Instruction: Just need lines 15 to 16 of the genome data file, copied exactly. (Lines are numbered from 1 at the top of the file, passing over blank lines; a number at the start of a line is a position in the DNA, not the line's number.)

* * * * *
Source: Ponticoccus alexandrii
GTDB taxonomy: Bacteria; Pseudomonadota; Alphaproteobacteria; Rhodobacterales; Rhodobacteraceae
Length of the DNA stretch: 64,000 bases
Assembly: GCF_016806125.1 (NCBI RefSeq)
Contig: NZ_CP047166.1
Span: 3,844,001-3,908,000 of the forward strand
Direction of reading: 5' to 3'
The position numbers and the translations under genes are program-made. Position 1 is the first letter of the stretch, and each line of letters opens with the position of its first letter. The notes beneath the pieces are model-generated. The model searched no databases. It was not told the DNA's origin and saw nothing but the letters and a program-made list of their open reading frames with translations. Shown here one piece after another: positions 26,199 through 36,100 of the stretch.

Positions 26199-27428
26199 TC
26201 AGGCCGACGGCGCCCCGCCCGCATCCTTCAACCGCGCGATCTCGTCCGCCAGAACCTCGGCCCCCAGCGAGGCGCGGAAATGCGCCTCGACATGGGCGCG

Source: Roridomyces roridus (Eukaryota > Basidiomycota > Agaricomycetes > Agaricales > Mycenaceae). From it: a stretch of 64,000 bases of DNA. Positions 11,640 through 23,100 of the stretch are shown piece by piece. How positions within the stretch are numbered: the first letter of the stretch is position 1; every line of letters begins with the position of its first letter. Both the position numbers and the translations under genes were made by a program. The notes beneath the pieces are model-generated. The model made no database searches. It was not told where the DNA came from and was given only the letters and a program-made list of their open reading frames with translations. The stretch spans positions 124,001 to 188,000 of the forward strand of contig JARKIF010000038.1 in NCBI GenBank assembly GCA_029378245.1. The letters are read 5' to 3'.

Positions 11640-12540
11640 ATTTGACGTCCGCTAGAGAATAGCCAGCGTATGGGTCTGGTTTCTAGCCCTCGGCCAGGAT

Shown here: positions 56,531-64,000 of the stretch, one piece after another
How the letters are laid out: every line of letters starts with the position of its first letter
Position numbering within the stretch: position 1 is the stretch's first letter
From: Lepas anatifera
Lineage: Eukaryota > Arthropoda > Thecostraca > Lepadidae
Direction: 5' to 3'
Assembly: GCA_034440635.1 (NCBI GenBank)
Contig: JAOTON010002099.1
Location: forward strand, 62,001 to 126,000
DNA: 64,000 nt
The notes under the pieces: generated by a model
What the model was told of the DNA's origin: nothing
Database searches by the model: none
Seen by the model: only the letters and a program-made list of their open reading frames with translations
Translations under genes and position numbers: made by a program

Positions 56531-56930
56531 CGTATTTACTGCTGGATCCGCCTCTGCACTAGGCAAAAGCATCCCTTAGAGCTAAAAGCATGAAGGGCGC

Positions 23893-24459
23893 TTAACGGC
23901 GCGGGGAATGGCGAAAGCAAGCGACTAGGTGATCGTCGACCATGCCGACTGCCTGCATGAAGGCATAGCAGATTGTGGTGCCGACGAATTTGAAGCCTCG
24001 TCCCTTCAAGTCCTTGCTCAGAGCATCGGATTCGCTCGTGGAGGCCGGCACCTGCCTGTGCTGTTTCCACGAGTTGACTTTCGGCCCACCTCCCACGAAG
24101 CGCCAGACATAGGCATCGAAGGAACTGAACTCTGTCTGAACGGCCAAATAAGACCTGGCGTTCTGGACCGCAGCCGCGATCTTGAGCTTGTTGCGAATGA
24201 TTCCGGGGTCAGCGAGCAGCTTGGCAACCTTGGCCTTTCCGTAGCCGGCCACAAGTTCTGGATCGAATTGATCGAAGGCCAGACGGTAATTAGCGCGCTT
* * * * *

Shown here: positions 56,531-64,000 of the stretch, one piece after another
How the letters are laid out: every line of letters starts with the position of its first letter